Carmona v. Sheffield, 325 F. Supp. 1341 (N.D. Cal. 1971)

US District Court for the Northern District of California - 325 F. Supp. 1341 (N.D. Cal. 1971)
March 24, 1971

325 F. Supp. 1341 (1971)

Serafin CARMONA and Manuel Venegas et al., Plaintiffs,
v.
Gilbert L. SHEFFIELD, Director of the California Department of Human Resources Development, et al., Defendants.

No. C-70 2375.

United States District Court, N. D. California.

March 24, 1971.

*1342 Edward Newman, Stephen Manley, Grace Kubota, Gary Schwartz, San Jose, Cal., for plaintiffs.

Thomas C. Lynch, Atty. Gen., Richard L. Mayers, Deputy Atty. Gen., San Francisco, Cal., for defendants.

 
MEMORANDUM OPINION AND ORDER

SCHNACKE, District Judge.

In this action, plaintiffs assert, on their own behalf and on behalf of a group of Spanish-speaking citizens whom they seek to represent as a class, that they are denied equal protection of the laws, essentially by virtue of the fact that the California Department of Human Resources Development, in conducting the State's program of unemployment insurance benefits, conducts its affairs, including the printing of its forms, the interviewing of applicants, the hearing of appeals, etc., in the English language. In support of their motion to dismiss, defendants by affidavits (which the Court in its discretion may consider, F.R.Civ.P., Rule 12(b)), assert that Spanish-speaking interpreters are available where needed, although the Court does not deem this fact to be essential to the resolution of this controversy.

In essence, plaintiffs' contention would require the State of California and, presumably, all other States and the Federal Government to provide forms and to conduct its affairs and proceedings in whatever language is spoken and understood by any person or group affected thereby. The breadth and scope of such a contention is so staggering as virtually to constitute its own refutation. If adopted in as cosmopolitan a society as ours, enriched as it has been by the immigration of persons from many lands with their distinctive linguistic and cultural heritages, it would virtually cause the processes of government to grind to a halt. The conduct of official business, including the proceedings and enactments of Congress, the Courts and administrative agencies, would become all but impossible. The application of Federal and State statutes, regulations and proceedings would be called into serious question.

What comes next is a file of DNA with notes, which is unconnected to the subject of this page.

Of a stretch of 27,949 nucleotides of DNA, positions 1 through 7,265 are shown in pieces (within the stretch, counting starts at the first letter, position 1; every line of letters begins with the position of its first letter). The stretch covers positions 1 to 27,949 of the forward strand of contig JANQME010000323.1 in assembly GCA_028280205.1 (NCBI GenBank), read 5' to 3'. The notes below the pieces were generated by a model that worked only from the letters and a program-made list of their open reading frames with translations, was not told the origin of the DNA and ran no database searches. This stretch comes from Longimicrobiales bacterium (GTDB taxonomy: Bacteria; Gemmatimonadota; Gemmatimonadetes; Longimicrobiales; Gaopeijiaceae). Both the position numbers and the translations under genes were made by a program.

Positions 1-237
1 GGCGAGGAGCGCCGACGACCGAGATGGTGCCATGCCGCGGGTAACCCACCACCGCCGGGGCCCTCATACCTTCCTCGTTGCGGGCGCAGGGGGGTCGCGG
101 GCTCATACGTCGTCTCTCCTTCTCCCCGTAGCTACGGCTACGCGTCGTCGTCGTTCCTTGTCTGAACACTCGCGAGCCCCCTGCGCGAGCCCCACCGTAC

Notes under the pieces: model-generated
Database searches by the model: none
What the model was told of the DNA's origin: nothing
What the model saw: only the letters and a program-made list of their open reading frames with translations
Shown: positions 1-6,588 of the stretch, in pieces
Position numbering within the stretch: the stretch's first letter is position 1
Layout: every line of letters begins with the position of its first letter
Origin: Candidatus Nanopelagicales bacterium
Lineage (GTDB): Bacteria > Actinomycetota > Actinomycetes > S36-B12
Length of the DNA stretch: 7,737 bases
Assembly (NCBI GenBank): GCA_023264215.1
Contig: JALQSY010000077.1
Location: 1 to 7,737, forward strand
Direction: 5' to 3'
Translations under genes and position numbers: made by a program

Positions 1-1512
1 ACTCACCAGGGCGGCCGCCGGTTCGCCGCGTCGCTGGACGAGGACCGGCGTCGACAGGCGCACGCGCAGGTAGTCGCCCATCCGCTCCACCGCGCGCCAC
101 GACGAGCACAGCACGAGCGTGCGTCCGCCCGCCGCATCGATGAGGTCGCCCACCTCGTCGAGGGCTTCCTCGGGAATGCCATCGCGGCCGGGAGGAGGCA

For historical reasons too well-known to require review herein, the United States is an English-speaking country. Congress has seen fit to require at least an elementary understanding of the English language as a condition to naturalization, 8 U.S.C. ยง 1423(1).

The extent to which special consideration should be given to persons who have difficulty with the English language is a matter of public policy for consideration by the appropriate legislative bodies and not by the Courts. Attempts to do so within certain areas *1343 have been made from time to time. E. G., A.B. No. 554, California Legislature, 1970 Reg.Sess., relating to the printing of various form letters, circulars, etc., in Spanish and Chinese. The attempt in this instance was unsuccessful.

Plaintiffs have cited no authority, and none has been found, to support the broad propositions advanced in the complaint.

This matter is before the Court on motions to strike as sham and to dismiss for failure to state a claim upon which relief can be granted. The latter motion is granted and the action is dismissed.